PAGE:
Almost a quarter century has passed since two French brothers – in their early 20s at the time – decided to visit their Aunt Thérèse in Lebanon. In September 1990, the country is a 15-year-old war zone, but the brothers plan to deliver supplies, medicine, and a wheelchair to the Red Cross where Aunt Thérèse works. Their decision seems almost quixotic, with little concern about personal safety, as the brothers tease one another about when and what they will tell their parents, glibly explain the trip to friends, pore over maps and newspapers while sharing a few smokes, and laugh over their own silly behavior at the airport just before boarding their flight from Paris.
Over the three weeks of their journey, the brothers travel between various cities, never getting the opportunity to use any of their first aid training. The closest they come is the back-breaking task of clearing out giant rocks in a dilapidated hospital courtyard so that patients might have safer access to a little fresh air. Much more memorable to the brothers are the people, and the shocking, tragic, absurd, and yet still joyful moments of the people’s daily lives: “The daily life of those who the media does not discuss and whose voices are never heard. … The reality of those who have slept in death’s shadow for countless years, but who still dream that the Lebanon of tomorrow will be like that of yesterday: the Switzerland of the Orient … “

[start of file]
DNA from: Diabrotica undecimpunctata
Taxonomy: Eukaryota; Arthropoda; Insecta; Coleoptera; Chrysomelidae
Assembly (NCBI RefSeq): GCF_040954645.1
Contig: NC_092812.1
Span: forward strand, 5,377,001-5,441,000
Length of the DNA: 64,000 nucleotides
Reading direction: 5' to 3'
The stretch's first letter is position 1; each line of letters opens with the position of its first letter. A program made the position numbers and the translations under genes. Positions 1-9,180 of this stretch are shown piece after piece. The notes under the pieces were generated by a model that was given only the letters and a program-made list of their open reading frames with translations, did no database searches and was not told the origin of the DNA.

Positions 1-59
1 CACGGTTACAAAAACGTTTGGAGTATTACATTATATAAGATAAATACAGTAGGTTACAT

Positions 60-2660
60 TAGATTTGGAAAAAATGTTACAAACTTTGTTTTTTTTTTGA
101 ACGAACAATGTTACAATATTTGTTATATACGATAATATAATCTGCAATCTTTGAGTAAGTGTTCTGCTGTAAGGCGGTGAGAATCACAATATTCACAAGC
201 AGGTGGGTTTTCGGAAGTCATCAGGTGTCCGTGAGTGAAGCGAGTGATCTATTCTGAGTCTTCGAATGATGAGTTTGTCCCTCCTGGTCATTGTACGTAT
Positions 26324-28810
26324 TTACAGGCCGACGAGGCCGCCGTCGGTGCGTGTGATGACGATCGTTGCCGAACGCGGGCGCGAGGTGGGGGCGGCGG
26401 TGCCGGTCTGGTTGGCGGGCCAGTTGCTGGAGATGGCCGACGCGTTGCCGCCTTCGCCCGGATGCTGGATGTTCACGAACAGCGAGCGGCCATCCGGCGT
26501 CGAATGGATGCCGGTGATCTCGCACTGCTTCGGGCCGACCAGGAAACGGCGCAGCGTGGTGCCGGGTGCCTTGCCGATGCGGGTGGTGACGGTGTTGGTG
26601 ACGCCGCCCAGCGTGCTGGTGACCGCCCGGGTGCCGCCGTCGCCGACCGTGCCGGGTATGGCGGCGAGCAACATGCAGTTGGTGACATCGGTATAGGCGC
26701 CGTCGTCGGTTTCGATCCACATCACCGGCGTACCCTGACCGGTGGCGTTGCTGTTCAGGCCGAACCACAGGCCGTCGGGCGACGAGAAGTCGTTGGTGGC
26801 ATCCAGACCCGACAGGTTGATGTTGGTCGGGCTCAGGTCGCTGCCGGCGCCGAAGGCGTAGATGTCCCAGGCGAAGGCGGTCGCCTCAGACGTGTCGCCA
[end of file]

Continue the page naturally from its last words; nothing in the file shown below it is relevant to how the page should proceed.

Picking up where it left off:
Fourteen years after their safe return home, realizing that they “can’t forget … [that they] need to put it to some use,” the brothers teamed with award-winning graphic artist Christophe Gaultier (with whom brother Sylvain collaborated twice before Beirut) to produce this resonating travelogue. Gaultier’s style is at once immature and poignant, an ideal representation of the brothers’ youth – the frantic ducking under a window after being warned about snipers, the innocent fun of giving a group of Sisters silly nicknames, the uncontrollable rage at fruitcake-stealing inspectors. The trio’s collaboration debuted in France in 2004; it took another nine years to arrive in English translation across the Pond.
The brothers’ experience treads somewhere between naively well-intentioned privilege and creating necessary testimony of invisible real lives; thankfully, it veers toward the latter. Even as it reveals the brothers’ seeming ineffectiveness, their book is ultimately an eyewitness account “of people’s kindness, of their unstoppable love of life, of their humor even in the darkest hours of unhappiness, of their joyful Mediterranean blood,” as Aunt Thérèse writes in an afterword from Beirut in 2004. “They saw with their own eyes what it means to live dangerously, to be afraid, to skirt the absurd, and to discover the value in every moment of existence.” Inarguably, we can all learn a life lesson in that!
Readers: Young Adult, Adult
Published: 2004, 2013 (United States)